Surprised by Grace

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Jonah wants God to hate his enemy as much as he does; but God doesn’t play favorites.

Sermon Video

This Week’s Sermon Was Drawn From the Following Scripture

Jonah 3:1-5

The word of the Lord came to Jonah a second time, saying, ‘Get up, go to Nineveh, that great city, and proclaim to it the message that I tell you.’ So Jonah set out and went to Nineveh, according to the word of the Lord. Now Nineveh was an exceedingly large city, a three days’ walk across. Jonah began to go into the city, going a day’s walk. And he cried out, ‘Forty days more, and Nineveh shall be overthrown!’ And the people of Nineveh believed God; they proclaimed a fast, and everyone, great and small, put on sackcloth.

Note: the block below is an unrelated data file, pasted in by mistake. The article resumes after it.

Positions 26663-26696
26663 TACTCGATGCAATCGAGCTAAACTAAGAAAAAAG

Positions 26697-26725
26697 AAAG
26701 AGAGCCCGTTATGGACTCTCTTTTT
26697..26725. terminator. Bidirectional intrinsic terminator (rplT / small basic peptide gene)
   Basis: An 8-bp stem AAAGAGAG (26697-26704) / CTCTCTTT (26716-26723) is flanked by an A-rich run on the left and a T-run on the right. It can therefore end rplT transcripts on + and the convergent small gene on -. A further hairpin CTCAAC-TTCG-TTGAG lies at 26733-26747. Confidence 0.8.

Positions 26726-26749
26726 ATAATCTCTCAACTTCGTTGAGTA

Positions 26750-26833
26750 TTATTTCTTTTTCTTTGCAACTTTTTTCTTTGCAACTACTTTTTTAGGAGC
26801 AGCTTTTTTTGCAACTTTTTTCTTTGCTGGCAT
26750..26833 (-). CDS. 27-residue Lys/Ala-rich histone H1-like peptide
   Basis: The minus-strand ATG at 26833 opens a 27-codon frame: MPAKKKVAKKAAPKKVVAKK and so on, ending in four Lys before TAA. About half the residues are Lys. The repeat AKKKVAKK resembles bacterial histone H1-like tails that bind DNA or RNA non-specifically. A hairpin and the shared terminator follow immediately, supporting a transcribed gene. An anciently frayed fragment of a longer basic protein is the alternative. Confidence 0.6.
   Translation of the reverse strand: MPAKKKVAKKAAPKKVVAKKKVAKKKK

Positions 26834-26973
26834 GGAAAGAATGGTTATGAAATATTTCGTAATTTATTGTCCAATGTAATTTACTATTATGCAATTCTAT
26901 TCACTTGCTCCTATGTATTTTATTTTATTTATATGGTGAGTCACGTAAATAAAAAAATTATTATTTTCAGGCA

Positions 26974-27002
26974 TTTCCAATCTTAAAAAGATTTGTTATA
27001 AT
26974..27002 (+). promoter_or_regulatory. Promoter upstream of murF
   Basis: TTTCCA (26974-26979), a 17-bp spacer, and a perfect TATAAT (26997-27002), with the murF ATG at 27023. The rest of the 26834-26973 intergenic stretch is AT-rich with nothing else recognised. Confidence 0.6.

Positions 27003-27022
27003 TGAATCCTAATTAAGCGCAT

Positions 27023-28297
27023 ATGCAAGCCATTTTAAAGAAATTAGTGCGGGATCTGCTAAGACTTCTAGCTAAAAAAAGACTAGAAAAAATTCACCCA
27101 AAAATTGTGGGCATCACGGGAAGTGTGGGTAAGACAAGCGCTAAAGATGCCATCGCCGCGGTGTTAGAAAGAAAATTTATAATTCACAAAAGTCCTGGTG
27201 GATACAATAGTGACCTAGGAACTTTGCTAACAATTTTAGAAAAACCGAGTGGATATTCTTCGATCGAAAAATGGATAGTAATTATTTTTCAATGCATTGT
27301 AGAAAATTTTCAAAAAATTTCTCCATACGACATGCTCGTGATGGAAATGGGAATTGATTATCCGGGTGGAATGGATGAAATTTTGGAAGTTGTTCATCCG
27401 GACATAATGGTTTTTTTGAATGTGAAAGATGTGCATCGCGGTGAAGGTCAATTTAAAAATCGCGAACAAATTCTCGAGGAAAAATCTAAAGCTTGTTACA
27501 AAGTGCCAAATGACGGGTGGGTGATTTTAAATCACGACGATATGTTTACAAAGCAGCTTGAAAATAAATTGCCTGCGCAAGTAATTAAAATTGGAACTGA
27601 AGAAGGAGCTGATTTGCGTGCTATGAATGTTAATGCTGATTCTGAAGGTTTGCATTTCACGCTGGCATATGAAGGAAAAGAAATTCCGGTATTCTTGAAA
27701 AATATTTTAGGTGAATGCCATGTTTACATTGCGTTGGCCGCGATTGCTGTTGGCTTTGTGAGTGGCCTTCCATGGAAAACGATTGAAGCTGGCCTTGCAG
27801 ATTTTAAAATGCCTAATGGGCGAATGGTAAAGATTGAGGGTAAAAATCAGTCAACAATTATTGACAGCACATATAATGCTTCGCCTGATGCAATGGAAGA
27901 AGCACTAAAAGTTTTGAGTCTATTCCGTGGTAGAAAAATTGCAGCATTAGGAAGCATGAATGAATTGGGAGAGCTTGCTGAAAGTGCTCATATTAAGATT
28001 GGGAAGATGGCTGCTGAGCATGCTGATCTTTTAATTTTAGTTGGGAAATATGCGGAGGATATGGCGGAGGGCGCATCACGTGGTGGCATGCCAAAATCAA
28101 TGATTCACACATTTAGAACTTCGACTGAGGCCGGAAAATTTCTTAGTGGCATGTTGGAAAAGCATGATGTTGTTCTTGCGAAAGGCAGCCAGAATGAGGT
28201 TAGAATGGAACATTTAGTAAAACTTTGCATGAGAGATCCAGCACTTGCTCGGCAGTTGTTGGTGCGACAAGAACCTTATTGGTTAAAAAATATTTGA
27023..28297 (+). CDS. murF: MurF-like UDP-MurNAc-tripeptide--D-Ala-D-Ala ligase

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In Joann’s sermon, followed by the Adult Mission Team presentation last Sunday, among the moving stories I heard, one of the stories was summed up by the question: “What would you take if you had to travel lightly”? The immigrants arriving at our border carried in their back pack basic necessities for survival like food and water and baby bottles. There was one unexpected item, however, that touched everyone on the mission team. It was a well-cared for Bible, underlined with notes written all along the edges. If all you could carry with you on a dangerous journey for survival had to fit into a backpack, would you include the Bible? If you wanted a library of all sorts of literature—history, poetry, myth, stories, narratives, theology, letters and parables—contained in a single bound volume, I would recommend the Bible. The Bible reminds me of my place in the universe by constantly keeping me on my toes. God is forever surprising me in the Bible. As a lifelong student of the scriptures, I have learned that the moment I settle in too comfortably to a particular sense of what I am called to do or to a particular reading and interpretation of the scriptures, God will change course on me. We might think, for example, that when women reach old age, and are barren that they will never have children. And yet Sarah laughed so hard that she fell on the floor when she overheard some strangers tell her husband, Abraham, that she was going to have a baby long after she had given up on the idea. And she named the child Isaac, which in Hebrew means laughter. Or who would have thought that the messianic savior, God’s beloved Son would be born in a barn and executed like a common criminal.